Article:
Course Hero. "Hedda Gabler Study Guide." Course Hero. 31 Aug. 2017. Web. 12 Dec. 2017. <https://www.coursehero.com/lit/Hedda-Gabler/>.
Course Hero. (2017, August 31). Hedda Gabler Study Guide. In Course Hero. Retrieved December 12, 2017, from https://www.coursehero.com/lit/Hedda-Gabler/
(Course Hero, 2017)
Course Hero. "Hedda Gabler Study Guide." August 31, 2017. Accessed December 12, 2017. https://www.coursehero.com/lit/Hedda-Gabler/.
Course Hero, "Hedda Gabler Study Guide," August 31, 2017, accessed December 12, 2017, https://www.coursehero.com/lit/Hedda-Gabler/.
Anton Chekhov, a contemporary of Ibsen, once remarked that "one must not put a loaded rifle on the stage if no one is thinking of firing it." This principle is illustrated in an elegant way by Hedda Gabler, which features not a rifle but a pair of matched pistols as its "hero props." The guns in question, an inheritance from Hedda Gabler's father, are her preferred tool for keeping the men in her life at arm's length, both literally and figuratively. George Tesman, who is normally clueless in all matters concerning his wife, has a foresighted worry that Hedda will hurt herself playing with her matched set of handguns. Fully aware that firearms make him uneasy, Hedda taunts George by saying she will amuse herself with the pistols since she cannot afford to buy a horse. Although she never physically threatens her husband with the guns, Hedda uses them to create a psychological distance, and perhaps to stir up some guilt over his inability to provide her with the life she wants.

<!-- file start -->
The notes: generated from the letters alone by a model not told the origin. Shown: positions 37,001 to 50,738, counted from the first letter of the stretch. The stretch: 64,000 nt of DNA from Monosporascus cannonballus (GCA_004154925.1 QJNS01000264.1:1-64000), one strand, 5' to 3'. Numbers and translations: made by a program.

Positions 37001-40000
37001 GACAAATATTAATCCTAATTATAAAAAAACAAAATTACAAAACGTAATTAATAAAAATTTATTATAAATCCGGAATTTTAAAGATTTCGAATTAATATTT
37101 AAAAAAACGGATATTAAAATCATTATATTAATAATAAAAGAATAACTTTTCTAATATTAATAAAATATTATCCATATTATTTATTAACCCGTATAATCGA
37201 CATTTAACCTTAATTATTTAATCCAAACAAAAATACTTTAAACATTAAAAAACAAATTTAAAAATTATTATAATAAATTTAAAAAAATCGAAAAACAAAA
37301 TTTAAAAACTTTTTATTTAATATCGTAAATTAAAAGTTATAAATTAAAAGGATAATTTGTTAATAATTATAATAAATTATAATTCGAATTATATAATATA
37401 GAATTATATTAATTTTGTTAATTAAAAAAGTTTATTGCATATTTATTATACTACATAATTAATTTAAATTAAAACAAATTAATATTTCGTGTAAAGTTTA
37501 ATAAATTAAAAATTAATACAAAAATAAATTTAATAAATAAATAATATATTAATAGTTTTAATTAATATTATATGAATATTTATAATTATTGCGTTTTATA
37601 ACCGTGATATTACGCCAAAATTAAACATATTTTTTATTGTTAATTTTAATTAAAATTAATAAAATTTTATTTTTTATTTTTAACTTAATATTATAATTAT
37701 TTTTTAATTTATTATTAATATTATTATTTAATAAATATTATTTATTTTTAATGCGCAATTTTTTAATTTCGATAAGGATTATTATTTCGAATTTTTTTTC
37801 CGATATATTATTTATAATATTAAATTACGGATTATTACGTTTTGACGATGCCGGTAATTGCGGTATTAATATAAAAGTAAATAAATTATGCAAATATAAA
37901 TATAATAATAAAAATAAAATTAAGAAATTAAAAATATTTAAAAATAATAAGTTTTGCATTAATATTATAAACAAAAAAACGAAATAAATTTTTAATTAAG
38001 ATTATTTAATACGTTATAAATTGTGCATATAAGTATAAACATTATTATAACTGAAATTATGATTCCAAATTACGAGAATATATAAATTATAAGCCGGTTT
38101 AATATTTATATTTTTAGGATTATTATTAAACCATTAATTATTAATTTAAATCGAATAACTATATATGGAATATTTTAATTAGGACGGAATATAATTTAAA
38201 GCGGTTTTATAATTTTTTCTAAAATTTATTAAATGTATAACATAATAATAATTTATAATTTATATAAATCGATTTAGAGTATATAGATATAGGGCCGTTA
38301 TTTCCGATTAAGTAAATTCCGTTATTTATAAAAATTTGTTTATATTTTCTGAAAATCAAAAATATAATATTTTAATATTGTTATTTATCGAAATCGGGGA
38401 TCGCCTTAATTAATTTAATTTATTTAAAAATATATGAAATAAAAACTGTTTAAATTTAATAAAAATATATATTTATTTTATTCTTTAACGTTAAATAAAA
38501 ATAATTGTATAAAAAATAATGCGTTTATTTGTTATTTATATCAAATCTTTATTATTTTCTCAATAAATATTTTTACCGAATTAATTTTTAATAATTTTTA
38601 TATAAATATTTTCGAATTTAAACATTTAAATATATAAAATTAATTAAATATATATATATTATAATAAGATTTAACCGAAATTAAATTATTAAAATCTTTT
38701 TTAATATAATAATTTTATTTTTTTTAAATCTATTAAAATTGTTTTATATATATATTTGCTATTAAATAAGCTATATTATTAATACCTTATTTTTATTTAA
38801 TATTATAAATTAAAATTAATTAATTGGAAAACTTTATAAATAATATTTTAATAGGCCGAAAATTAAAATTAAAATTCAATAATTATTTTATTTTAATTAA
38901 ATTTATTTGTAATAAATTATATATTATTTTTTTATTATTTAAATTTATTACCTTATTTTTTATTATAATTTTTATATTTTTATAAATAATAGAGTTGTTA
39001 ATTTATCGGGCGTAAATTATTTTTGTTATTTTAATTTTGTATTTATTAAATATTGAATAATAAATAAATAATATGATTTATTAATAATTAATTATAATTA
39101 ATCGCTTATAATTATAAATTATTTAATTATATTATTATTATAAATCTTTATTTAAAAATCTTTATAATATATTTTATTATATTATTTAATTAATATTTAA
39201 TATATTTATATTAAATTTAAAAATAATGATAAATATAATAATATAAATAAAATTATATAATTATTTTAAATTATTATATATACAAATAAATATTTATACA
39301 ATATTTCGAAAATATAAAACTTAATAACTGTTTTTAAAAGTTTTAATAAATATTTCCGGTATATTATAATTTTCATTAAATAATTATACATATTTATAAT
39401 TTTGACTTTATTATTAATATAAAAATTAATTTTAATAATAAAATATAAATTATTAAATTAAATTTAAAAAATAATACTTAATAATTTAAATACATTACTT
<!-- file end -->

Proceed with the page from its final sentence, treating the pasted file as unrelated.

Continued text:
Hedda's pistols are a constant presence in the play, whether brandished openly or merely mentioned in conversation. She uses them to put Judge Brack off his guard in Act 2 by pretending to take aim at him then firing harmlessly into the air. This, it is soon confirmed, is not the first time she has drawn a gun on an admirer. Before the play even begins, she has frightened Eilert Lövborg away by threatening to shoot him—a threat that the desperate Eilert now wishes she had carried out. In a perverse way, he gets his wish: when Eilert decides to end his own life in Act 3, Hedda offers him one of her pistols, partly to make sure he follows through and partly as a romantic farewell gesture. There are many possible explanations for Hedda's decision to arm a suicidal man who happens also to be a former sweetheart. One plausible interpretation is that she prefers the romanticized Eilert of her imagination—the one with "vine leaves in his hair"—to the messy reality of a man who struggles to stay sober. The gun, in any case, functions both as a deadly weapon and as a reminder of their tense but inspired past relationship.